The first part of the first paragraph describes a standard org chart used by most organizations, namely, an order of priority for the activities of staff and in which a wide-ranging category is called The Strategic Direction. When the organizational chart is first drawn, it should be mentioned that the higher positions are usually placed on the upper left corner of the chart, but this is only a generalization, as it can be quite challenging to put everyone at the top. For the purpose of organizational charts, generally, every person below the highest level in the hierarchy is listed in alphabetical order. However, in certain circumstances, a more senior status employee may be directly beneath one who is the same position or lower in the organization hierarchy. The second part of the first paragraph describes how the organization's employees use their organizational chart. Each employee should have his or her sub-chart, but this depends on the type of work being done, and the general understanding of what the responsibilities are so that the employees know who to ask for help when needed.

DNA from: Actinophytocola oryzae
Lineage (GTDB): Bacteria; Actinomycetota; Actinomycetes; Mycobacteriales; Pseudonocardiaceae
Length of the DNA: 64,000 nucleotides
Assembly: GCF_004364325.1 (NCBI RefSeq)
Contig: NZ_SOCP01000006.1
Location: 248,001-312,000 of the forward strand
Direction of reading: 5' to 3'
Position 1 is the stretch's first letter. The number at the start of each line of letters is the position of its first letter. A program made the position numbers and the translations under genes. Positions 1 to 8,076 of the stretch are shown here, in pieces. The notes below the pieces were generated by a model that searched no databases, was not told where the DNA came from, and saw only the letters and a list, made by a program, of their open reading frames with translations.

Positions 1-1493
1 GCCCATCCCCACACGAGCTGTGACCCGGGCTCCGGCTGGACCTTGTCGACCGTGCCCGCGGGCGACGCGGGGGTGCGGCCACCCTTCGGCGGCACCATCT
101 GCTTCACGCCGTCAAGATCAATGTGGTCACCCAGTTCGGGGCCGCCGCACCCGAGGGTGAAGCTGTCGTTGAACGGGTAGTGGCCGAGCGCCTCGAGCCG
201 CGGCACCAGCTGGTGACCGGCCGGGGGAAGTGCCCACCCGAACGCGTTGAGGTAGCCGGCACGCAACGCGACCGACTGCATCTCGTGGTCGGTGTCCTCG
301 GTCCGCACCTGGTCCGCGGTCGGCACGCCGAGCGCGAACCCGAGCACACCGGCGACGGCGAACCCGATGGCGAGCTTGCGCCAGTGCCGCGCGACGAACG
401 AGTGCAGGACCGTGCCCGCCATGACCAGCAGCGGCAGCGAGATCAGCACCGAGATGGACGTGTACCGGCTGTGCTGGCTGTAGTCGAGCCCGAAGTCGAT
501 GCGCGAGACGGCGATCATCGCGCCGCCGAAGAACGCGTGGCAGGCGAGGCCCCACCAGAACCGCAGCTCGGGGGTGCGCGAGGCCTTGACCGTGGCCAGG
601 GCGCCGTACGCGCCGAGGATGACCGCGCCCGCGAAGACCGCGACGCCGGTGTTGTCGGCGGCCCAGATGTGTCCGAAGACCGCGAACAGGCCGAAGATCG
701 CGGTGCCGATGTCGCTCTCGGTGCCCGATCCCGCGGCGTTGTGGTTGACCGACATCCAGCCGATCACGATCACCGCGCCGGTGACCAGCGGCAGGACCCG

The third part of the first paragraph describes how the chart can be used to communicate what the organization is trying to accomplish. An example would be if an employee working in accounting wanted to know what the goals of the organization were, he or she could go to his or her sub-chart and be able to find out the primary organizational objectives. Once the purpose of the organization is understood, the chart can then be used to chart the path that will take the organization from point A to point B.
The fourth and final part of the first paragraph discusses the organization's line of communication and the way it can be maintained. Some of the people involved in the project should be aware of what the organization's key goals are, and they should be aware of the purpose of the project.